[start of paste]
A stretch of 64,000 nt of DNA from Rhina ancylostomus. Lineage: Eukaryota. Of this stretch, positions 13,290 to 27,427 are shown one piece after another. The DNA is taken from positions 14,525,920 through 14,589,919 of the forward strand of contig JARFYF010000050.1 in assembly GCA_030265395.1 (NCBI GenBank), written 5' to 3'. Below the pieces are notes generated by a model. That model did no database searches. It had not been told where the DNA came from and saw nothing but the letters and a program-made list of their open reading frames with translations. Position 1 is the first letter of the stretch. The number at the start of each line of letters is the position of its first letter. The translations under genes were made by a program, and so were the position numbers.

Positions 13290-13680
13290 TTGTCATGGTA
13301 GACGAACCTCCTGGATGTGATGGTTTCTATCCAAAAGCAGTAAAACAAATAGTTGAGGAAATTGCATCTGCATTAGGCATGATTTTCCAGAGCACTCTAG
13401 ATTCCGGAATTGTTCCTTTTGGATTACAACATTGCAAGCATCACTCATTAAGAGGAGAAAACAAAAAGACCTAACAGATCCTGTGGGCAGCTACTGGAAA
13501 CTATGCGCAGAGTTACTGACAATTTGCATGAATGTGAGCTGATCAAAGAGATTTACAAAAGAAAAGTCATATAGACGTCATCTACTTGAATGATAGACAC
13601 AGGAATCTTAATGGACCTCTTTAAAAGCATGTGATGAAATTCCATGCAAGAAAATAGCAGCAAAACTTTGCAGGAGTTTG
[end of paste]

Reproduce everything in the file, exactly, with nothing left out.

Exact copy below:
A stretch of 64,000 nt of DNA from Rhina ancylostomus. Lineage: Eukaryota. Of this stretch, positions 13,290 to 27,427 are shown one piece after another. The DNA is taken from positions 14,525,920 through 14,589,919 of the forward strand of contig JARFYF010000050.1 in assembly GCA_030265395.1 (NCBI GenBank), written 5' to 3'. Below the pieces are notes generated by a model. That model did no database searches. It had not been told where the DNA came from and saw nothing but the letters and a program-made list of their open reading frames with translations. Position 1 is the first letter of the stretch. The number at the start of each line of letters is the position of its first letter. The translations under genes were made by a program, and so were the position numbers.

Positions 13290-13680
13290 TTGTCATGGTA
13301 GACGAACCTCCTGGATGTGATGGTTTCTATCCAAAAGCAGTAAAACAAATAGTTGAGGAAATTGCATCTGCATTAGGCATGATTTTCCAGAGCACTCTAG
13401 ATTCCGGAATTGTTCCTTTTGGATTACAACATTGCAAGCATCACTCATTAAGAGGAGAAAACAAAAAGACCTAACAGATCCTGTGGGCAGCTACTGGAAA
13501 CTATGCGCAGAGTTACTGACAATTTGCATGAATGTGAGCTGATCAAAGAGATTTACAAAAGAAAAGTCATATAGACGTCATCTACTTGAATGATAGACAC
13601 AGGAATCTTAATGGACCTCTTTAAAAGCATGTGATGAAATTCCATGCAAGAAAATAGCAGCAAAACTTTGCAGGAGTTTG